Russia’s invasion of Ukraine has driven countries across the world to boost energy efficiency, creating “huge potential” to tackle high prices, security and climate change, the IEA said on Friday.
Governments have scaled up fossil fuel subsidies to cushion the impact of rising energy costs on households in the wake of the Ukraine conflict, which has disrupted gas supplies and stoked prices.
But a new report from the International Energy Agency found that it had also prompted policymakers and consumers to shrink their power use, causing record investment in energy efficiency measures, like building renovations, and infrastructure for public transport and electric cars.
IEA executive director Fatih Birol said after the oil shocks of the 1970s, governments pushed “substantial improvements” in energy efficiency, particularly in cars, appliances and buildings.
“Amid today’s energy crisis, we are seeing signs that energy efficiency is once again being prioritised,” he said.
“Energy efficiency is essential for dealing with today’s crisis, with its huge potential to help tackle the challenges of energy affordability, energy security and climate change.”
According to the IEA research, governments, industry and households invested a record $560 billion this year in energy efficiency measures.
Preliminary IEA data for 2022 also suggests that the global economy used energy two percent more efficiently than it did in 2021, almost double the rate of the past five years.
Annual improvements would need to rise to four percent to meet decarbonisation goals by mid-century, the IEA said.
But it said if current trends continue to improve, 2022 “could mark a vital turning point” for efficiency, adding that developments this year have “changed the dynamics of energy markets for decades to come”.
Recent government initiatives to boost efficiency in buildings, cars and industry have included legislation in Europe, Japan and the United States that add up to hundreds of billions of dollars in spending.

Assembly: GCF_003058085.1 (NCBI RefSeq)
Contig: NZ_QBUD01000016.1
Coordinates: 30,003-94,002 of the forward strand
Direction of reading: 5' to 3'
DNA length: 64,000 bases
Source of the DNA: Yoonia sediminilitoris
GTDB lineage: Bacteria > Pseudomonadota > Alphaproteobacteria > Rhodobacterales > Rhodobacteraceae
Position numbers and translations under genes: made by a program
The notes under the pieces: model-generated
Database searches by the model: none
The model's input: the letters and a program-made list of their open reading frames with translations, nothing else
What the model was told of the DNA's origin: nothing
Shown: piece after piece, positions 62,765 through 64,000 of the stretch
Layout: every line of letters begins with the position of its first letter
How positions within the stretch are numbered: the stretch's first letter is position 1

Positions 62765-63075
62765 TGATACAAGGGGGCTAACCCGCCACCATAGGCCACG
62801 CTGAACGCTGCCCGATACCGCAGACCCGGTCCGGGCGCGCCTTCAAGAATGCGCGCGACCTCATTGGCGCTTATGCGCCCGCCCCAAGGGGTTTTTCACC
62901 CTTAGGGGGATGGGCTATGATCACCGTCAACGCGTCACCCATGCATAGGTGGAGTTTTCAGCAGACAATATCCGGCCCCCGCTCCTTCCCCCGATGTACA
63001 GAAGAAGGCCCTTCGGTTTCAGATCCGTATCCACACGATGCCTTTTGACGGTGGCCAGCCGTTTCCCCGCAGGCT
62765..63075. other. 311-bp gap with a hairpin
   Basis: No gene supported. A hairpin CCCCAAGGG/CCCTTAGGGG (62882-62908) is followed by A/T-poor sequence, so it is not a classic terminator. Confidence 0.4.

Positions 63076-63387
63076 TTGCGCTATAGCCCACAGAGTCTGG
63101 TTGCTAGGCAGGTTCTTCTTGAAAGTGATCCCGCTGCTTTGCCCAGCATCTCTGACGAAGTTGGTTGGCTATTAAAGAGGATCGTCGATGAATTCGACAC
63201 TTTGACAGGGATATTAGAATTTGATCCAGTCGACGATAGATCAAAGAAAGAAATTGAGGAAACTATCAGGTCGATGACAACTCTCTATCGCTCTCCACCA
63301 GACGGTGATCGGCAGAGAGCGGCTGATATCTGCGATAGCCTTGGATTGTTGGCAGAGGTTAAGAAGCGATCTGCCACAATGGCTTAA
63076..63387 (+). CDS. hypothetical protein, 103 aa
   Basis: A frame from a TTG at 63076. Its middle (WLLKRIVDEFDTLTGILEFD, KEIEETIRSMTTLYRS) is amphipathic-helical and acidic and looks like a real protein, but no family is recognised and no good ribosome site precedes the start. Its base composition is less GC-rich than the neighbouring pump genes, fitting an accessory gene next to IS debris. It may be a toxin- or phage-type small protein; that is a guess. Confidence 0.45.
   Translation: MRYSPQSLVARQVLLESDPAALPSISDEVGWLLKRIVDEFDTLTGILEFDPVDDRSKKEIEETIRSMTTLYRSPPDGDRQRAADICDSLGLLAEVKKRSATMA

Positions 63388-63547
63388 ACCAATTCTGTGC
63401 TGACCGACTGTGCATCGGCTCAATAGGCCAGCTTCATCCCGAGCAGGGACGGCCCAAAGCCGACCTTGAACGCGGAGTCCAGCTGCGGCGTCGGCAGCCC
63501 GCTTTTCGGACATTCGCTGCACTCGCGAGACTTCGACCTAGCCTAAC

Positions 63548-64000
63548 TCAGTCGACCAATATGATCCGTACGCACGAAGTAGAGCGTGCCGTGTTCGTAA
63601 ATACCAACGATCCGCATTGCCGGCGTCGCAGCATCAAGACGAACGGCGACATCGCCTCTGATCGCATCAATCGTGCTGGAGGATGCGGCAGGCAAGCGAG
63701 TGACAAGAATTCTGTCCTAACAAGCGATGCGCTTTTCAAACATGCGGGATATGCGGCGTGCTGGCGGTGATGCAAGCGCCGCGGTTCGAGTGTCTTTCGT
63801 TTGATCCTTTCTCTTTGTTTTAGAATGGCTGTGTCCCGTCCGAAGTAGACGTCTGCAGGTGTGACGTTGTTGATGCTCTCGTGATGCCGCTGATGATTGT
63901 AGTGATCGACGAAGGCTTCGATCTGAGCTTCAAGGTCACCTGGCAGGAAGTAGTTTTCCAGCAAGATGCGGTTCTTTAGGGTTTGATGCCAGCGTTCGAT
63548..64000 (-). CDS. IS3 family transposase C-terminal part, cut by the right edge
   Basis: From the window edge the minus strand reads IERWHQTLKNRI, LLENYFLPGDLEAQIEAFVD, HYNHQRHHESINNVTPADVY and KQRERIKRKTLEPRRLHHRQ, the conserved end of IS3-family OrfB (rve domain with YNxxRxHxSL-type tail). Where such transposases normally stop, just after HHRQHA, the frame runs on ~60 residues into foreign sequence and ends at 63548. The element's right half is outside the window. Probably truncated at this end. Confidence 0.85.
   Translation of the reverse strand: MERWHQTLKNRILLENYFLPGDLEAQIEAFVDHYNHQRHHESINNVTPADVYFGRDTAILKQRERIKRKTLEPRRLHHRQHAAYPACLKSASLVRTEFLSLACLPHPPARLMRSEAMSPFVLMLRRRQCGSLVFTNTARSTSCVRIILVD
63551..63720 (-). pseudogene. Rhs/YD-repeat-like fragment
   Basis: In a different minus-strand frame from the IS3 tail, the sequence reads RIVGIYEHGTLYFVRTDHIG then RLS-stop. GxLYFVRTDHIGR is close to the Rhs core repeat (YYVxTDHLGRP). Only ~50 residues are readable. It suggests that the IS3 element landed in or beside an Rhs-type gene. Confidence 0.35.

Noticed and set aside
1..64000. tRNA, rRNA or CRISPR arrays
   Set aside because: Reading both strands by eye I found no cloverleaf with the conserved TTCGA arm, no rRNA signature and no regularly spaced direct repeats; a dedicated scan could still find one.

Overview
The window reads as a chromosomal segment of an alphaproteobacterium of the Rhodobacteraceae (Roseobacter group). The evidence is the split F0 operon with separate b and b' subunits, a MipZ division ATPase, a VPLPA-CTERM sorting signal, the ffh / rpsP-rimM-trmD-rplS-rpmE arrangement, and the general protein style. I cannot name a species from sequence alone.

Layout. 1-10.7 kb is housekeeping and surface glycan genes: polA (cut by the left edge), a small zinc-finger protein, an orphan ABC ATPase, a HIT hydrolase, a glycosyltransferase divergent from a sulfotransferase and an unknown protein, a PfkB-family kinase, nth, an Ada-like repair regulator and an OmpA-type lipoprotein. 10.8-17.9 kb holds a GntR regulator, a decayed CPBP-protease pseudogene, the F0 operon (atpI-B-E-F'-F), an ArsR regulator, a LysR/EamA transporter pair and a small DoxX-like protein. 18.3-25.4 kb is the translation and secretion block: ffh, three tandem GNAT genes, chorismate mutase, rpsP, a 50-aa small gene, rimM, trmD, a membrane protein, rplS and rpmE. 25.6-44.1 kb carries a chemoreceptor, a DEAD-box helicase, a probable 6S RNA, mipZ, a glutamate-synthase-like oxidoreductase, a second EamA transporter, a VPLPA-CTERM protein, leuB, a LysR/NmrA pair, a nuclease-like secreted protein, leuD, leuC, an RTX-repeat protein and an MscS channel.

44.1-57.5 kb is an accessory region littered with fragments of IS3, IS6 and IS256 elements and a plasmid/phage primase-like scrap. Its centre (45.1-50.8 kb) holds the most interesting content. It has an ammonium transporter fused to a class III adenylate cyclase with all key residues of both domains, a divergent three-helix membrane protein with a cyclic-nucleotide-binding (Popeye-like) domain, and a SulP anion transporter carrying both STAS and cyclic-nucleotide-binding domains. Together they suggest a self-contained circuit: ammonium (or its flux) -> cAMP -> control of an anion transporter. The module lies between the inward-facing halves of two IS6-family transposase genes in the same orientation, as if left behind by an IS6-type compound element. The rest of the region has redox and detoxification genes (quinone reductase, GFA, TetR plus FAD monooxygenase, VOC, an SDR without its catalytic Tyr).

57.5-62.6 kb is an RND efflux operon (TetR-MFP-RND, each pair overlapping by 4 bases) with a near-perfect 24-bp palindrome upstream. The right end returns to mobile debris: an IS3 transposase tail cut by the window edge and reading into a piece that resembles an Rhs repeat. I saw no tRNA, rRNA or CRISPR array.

‘Hyper-efficient and climate-friendly’
The IEA said that one in every eight cars sold globally is now electric.
Building codes are also being updated across the world, it said, while there is growing energy efficiency awareness among consumers.
In Southeast Asia, all governments were developing policies for efficient cooling, which the IEA said was “vital for a region with one of the fastest rates of growth in electricity demand”.
Meanwhile, global sales of heat pumps are expected to hit record levels in 2022, driven by surging demand in Europe, where almost three million are expected to be sold this year — up from 1.5 million in 2019.
“Heat pumps are an indispensable part of any plan to cut emissions and natural gas use, and an urgent priority in the European Union today,” said Mr Birol in a press statement this week.
If governments meet all their energy and climate targets, the IEA said “hyper-efficient and climate-friendly” heat pumps could meet nearly a fifth of global heating needs in buildings by 2030, up from a tenth in 2021.
Its first special report on the future of heat pumps, released Wednesday, said the technology, if powered by low-emissions electricity, was “central” to the global transition to sustainable heating.
The report estimated that heat pumps have the potential to reduce global carbon dioxide emissions by at least 500 million tonnes in 2030 — equal to annual CO2 pollution from the cars in Europe today.
(Except for the headline, this story has not been edited by NDTV staff and is published from a syndicated feed.)
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